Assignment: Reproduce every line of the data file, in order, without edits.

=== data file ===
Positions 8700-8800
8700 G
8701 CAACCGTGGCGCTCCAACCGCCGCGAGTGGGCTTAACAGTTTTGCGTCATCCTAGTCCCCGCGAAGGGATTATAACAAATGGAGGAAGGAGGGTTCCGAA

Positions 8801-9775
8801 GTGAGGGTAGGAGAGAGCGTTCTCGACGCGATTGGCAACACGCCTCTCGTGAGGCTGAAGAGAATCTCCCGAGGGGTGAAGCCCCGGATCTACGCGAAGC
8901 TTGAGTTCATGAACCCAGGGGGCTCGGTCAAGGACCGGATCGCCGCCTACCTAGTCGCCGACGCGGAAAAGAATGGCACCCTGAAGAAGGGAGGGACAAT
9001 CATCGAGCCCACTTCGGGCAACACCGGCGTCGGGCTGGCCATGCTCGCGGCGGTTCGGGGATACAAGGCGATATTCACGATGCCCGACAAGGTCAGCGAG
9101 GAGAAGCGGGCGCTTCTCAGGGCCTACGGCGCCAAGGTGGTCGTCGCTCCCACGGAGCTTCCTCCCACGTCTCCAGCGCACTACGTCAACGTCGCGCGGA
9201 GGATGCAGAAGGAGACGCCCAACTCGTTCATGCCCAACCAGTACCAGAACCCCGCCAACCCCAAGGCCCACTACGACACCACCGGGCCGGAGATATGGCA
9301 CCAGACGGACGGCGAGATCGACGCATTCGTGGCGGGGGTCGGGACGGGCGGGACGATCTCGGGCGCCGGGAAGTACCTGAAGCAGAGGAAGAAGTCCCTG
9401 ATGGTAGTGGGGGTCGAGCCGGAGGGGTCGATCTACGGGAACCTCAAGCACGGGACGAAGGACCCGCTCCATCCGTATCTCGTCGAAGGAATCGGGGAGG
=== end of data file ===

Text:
Positions 8700-8800
8700 G
8701 CAACCGTGGCGCTCCAACCGCCGCGAGTGGGCTTAACAGTTTTGCGTCATCCTAGTCCCCGCGAAGGGATTATAACAAATGGAGGAAGGAGGGTTCCGAA

Positions 8801-9775
8801 GTGAGGGTAGGAGAGAGCGTTCTCGACGCGATTGGCAACACGCCTCTCGTGAGGCTGAAGAGAATCTCCCGAGGGGTGAAGCCCCGGATCTACGCGAAGC
8901 TTGAGTTCATGAACCCAGGGGGCTCGGTCAAGGACCGGATCGCCGCCTACCTAGTCGCCGACGCGGAAAAGAATGGCACCCTGAAGAAGGGAGGGACAAT
9001 CATCGAGCCCACTTCGGGCAACACCGGCGTCGGGCTGGCCATGCTCGCGGCGGTTCGGGGATACAAGGCGATATTCACGATGCCCGACAAGGTCAGCGAG
9101 GAGAAGCGGGCGCTTCTCAGGGCCTACGGCGCCAAGGTGGTCGTCGCTCCCACGGAGCTTCCTCCCACGTCTCCAGCGCACTACGTCAACGTCGCGCGGA
9201 GGATGCAGAAGGAGACGCCCAACTCGTTCATGCCCAACCAGTACCAGAACCCCGCCAACCCCAAGGCCCACTACGACACCACCGGGCCGGAGATATGGCA
9301 CCAGACGGACGGCGAGATCGACGCATTCGTGGCGGGGGTCGGGACGGGCGGGACGATCTCGGGCGCCGGGAAGTACCTGAAGCAGAGGAAGAAGTCCCTG
9401 ATGGTAGTGGGGGTCGAGCCGGAGGGGTCGATCTACGGGAACCTCAAGCACGGGACGAAGGACCCGCTCCATCCGTATCTCGTCGAAGGAATCGGGGAGG